Third placed Estonian skipper Uku Randmaa has escaped disqualification from the Golden Globe race after breaching the strict rules forbidding outside assistance, but has been handed a 72-hour penalty for asking and receiving weather routing information during radio contact with a Ham radio operator.
A 16-minute recording of the radio communication was received at Race HQ yesterday (19th February). The first five minutes covers a legitimate publicly available weather information, but at -9:15, Randmaa asks: “I have a question…How can I say it… I’m heading 90°. Can I be sure that I can take the wind if I’m sailing east?”
Ham operator: “If you go directly east you will be staying in the light area. You need to continue North… and then you will catch the westerly winds. I don’t know if I can tell you that, but I think you need to go at least to 28°North and then maybe start going Northeast.”
Randmaa: “Ok, but I can’t do that…the wind is coming exactly from 35° and 25°”
Ham Operator: “If you go too far east…. I will have a look…I can’t give you too much information. It might make you get disqualified and I don’t want to do that. The wind is at a 45° angle…and so is the wind hole.”
Randmaa: “So I have to move north west again?”
Ham operator: “Definitely. Not too much east at the moment.”
Relative positions of Uku Randmaa and Istvan Kopar in the Atlantic at 1300 UTC today.
Race Chairman Don McIntyre explained: “This is a retro race with skippers restricted to using a sextant, paper charts and wind-up chronometers just as Sir Robin Knox-Johnston used in the first Sunday Times Golden Globe Race 50 years ago. All digital equipment is banned, including sat phones and GPS. Skippers can only communicate via Single Side Band (SSB) radios and amateur Ham radio net, which the whole world can listen in to if they wish. The GGR has attracted hundreds of Ham Radio operators around the world who are listening in and connecting with the skippers, and they play a valuable part in providing a communication network for the Race. But the skippers know that while they can ask for public weather information, weather routing – given directions on where to go – is strictly banned.”
The Race Committee has accepted Uku Randmaa’s explanation that he did not fully appreciate that the information he received was routing and reduced the penalty from disqualification to a 72-hour penalty.
He served part of this penalty at sea overnight, but following a plea for mitigation on the grounds that he has very little food left for the final 2,000 miles to the finish in Les Sables d’Olonne, the Race Committee has agreed that Randmaa can continue racing and the remainder of his penalty time – 65hrs 40 minutes – will be added to his finish time.
Uku caught another Marlin last weekend, which will have given him three days nourishment, but his basic stocks onboard now consist of:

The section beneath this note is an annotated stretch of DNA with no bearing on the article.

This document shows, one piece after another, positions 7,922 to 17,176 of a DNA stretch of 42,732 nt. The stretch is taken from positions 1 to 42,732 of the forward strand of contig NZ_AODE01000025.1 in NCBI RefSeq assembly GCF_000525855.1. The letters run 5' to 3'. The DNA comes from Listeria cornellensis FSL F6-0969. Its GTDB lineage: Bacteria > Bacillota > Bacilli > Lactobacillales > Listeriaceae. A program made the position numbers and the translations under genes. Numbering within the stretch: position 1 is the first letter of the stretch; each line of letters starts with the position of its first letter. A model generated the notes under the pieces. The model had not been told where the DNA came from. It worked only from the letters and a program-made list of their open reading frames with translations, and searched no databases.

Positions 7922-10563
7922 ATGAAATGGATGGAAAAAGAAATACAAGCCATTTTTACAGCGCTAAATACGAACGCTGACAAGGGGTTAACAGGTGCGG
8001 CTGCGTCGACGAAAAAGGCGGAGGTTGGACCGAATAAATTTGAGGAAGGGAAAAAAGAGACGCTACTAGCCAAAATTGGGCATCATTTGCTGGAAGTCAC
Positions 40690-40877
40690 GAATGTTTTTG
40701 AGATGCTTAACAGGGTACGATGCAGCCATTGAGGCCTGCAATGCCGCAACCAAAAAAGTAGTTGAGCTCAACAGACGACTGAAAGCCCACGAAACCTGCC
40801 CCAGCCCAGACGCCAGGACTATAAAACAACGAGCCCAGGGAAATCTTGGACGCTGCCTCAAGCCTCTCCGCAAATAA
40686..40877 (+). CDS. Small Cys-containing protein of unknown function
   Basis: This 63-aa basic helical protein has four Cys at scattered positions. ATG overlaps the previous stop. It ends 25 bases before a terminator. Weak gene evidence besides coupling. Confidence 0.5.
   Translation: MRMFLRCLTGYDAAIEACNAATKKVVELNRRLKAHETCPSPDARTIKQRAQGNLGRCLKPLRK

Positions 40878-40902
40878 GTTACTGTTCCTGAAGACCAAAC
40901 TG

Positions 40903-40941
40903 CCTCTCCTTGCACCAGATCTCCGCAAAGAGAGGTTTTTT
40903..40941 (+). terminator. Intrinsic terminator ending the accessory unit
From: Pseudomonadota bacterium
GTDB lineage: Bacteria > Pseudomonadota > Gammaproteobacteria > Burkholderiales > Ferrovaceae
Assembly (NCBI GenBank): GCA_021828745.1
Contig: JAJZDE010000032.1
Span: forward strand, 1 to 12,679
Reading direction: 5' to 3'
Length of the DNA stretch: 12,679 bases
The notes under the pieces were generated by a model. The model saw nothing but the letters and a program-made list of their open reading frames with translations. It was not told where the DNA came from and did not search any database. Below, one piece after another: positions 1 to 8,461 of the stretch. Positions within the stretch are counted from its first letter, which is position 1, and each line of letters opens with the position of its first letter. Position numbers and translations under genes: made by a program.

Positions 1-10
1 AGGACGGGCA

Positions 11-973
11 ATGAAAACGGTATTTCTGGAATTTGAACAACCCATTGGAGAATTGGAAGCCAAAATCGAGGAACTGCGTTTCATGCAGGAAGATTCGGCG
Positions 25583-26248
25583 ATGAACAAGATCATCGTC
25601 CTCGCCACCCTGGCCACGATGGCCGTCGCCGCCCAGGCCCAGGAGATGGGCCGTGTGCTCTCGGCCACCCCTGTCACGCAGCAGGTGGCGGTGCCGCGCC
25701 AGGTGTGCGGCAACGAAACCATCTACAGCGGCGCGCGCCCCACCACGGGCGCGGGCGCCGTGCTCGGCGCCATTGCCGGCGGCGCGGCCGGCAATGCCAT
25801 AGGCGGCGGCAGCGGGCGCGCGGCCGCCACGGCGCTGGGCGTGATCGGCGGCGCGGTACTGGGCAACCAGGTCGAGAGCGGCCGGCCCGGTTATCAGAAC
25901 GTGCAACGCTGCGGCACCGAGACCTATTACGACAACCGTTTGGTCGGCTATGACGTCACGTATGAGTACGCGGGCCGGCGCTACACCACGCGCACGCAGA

60 spoons of rice,
20 packets of dried soup,
23 freeze dried meals,
15 tea bags
Four spoons of sugar
The latest ETA for Uku’s return to Les Sables d’Olonne is now March 13, so this has to last him 21 days!
Click here to download the Radio recording
Click here to read official ruling
Istvan Kopar, trailing 422 miles behind Uku Randmaa in terms of distance to finish today, reported that his makeshift tiller on his Tradewind 35 Puffin broke last Friday and he is now reduced to using his emergency rudder. His health issues also continue with an aching tooth abscess, fungal infection under his fingernails and mould growth in the dank conditions below decks all sucking on his morale. In consideration of these steering issues, the Race Committee has agreed that the 24-hour penalty he sustained stopping in the Cape Verde Islands to fix his self-steering will now be added to his finish time, rather than served in a penalty box at sea.
Fifth placed Tapio Lehtinen is making good speed up the South American coast despite the barnacle growth on his Gaia 36 Asteria. He reported at the weekend that the barnacles are now growing in large clumps up to 30cm thick around the keel area, which must be sapping speed considerably. But not enough it seems for the Finn to overcome his fear of sharks and dive overboard to scrape the hull clean. Tapio’s ETA back at Les Sables d’Olonne is now May 14th.
Asteria continues to run neck-and-neck with Suhaili in her virtual race against Sir Robin Knox-Johnston’s solo circumnavigation. Lehtinen’s yacht has a 74-mile lead today, but that is set against Suhaili’s last known relative position four days ago, so is really running 3-400 miles astern.
Position of skippers at 13:00 UTC 20.02.19
|Skipper||Distance to finish||VMG during last 24 hours||Approx. distance behind leader|
|1||Jean- Luc VDH (FRA)
Rustler 36 Matmut
|Finished||0 knots||211d 23h 12m 19s|
|2||Mark Slats (NED)
Rustler 36 Ohpen Maverick
216d 00h 18m 30s Inc. 36h penalty
|3||Uku Randmaa (EST) Rustler 36 One and All||2015||6.0 knots||0|
|4||Istvan Kopar (USA)Tradewind 35 Puffin||2437||4.2 knots||422|
Robin Knox-Johnston (GBR) Suhaili virtual race position in 1969 (16th Feb)
|5||Tapio Lehtinen (FIN) Gaia 36 Asteria||5729||2.4 knots||3714|
1. Igor Zaretskiy (RUS) Endurance 35 Esmeralda – stopped in Albany, W Australia
Ertan Beskardes (GBR) Rustler 36 Lazy Otter
Kevin Farebrother (AUS) Tradewind 35 Sagarmatha
Nabil Amra (PAL) Biscay 36 Liberty II
Philippe Péché (FRA) Rustler 36 PRB
Antoine Cousot (FRA) Biscay 36 Métier Intérim
Are Wiig (NOR) OE32 Olleanna
Abhilash Tomy (IND) Suhaili replica Thuriya
Gregor McGuckin (IRE) Biscay 36 Hanley Energy Endurance
Francesco Cappelletti (ITA) Endurance 35 007
Loïc Lepage (FRA) Nicholson 32 Laaland
Susie Goodall (GBR) Rustler 36 DHL Starlight
Mark Sinclair (AUS) Lello 34 Coconut